Dementia Among Inmates Poses a Growing Challenge for Prisons

Read the entire article at The Guardian.

Below is a three-paragraph excerpt from an April 12, 2013 report by Adam Moll, a compelling look at the aging prison population and the increasing amounts of geriatric medical care that must be provided to inmates.

Dementia is not a condition associated with incarceration, yet a demographic shift is challenging the very nature of prisons. In England and Wales, male offenders aged 50 or above are the fastest growing group in prison, rising by 74% in the past decade to close to 10,000, 11% of the total prison population. The over-60s population has increased eight-fold since 1990.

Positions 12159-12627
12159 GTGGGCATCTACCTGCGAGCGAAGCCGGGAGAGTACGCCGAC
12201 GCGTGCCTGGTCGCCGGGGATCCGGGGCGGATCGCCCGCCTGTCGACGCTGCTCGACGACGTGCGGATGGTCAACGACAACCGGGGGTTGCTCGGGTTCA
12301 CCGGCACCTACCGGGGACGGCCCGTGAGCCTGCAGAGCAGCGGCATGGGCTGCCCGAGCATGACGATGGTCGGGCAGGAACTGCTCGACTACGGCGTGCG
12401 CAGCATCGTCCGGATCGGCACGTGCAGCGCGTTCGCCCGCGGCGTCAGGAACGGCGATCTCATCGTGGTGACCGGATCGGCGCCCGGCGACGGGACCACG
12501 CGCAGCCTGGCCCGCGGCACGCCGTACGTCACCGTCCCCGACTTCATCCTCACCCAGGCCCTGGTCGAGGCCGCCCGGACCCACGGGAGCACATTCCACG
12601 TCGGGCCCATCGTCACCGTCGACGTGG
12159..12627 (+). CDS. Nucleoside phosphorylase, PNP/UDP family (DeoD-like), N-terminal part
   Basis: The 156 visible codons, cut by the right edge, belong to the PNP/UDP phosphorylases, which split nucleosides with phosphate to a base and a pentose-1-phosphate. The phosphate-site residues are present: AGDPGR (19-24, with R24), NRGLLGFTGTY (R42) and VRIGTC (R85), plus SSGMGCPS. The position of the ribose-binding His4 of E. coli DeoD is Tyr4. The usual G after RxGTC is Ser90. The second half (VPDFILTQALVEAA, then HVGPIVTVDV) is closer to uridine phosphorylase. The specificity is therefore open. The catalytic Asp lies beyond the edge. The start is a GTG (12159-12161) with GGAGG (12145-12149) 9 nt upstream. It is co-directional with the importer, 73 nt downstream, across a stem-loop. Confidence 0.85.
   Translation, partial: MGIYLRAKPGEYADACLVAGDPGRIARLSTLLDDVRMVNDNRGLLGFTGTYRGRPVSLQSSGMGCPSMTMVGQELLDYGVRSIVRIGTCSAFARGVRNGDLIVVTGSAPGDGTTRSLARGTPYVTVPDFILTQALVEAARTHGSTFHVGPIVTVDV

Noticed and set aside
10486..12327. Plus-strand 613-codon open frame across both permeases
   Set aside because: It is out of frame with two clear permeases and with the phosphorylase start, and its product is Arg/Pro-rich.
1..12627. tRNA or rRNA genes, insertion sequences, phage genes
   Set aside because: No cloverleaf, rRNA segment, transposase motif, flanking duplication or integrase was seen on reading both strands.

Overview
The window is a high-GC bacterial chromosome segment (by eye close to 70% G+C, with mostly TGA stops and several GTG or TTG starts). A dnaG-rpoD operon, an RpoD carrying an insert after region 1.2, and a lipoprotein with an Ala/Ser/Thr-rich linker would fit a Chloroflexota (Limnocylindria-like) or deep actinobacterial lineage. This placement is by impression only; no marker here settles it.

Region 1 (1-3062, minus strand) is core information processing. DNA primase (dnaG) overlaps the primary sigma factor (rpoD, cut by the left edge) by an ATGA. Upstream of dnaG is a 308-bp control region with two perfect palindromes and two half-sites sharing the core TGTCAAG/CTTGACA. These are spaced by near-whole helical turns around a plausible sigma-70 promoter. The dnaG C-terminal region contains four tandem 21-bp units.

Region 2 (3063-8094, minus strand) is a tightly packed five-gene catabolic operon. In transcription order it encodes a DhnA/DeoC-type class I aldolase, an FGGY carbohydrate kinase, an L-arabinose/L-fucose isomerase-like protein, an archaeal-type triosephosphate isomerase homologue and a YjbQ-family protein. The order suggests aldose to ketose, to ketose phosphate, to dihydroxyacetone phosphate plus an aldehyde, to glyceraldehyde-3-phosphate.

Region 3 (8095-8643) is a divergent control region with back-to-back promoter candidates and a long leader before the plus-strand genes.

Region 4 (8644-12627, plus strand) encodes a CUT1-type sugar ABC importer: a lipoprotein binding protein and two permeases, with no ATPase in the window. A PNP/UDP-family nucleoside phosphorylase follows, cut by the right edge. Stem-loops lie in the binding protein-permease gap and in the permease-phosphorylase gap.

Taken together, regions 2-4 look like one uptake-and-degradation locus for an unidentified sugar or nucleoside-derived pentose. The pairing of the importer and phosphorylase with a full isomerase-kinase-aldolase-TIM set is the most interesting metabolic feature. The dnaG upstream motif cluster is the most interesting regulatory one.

This transformation, primarily driven by decades of punitive sentencing policy from politicians falling over each other to appear “tough on crime”, is exacerbated by an accelerated ageing process experienced by many offenders, a combination of the health risks associated with criminal lifestyles and the psychological strains of prison life.

Most Interesting Quote

The United States, where legislation has been particularly draconian, is facing the genuine prospect of its prisons becoming the biggest single providers of geriatric care in the next thirty years.

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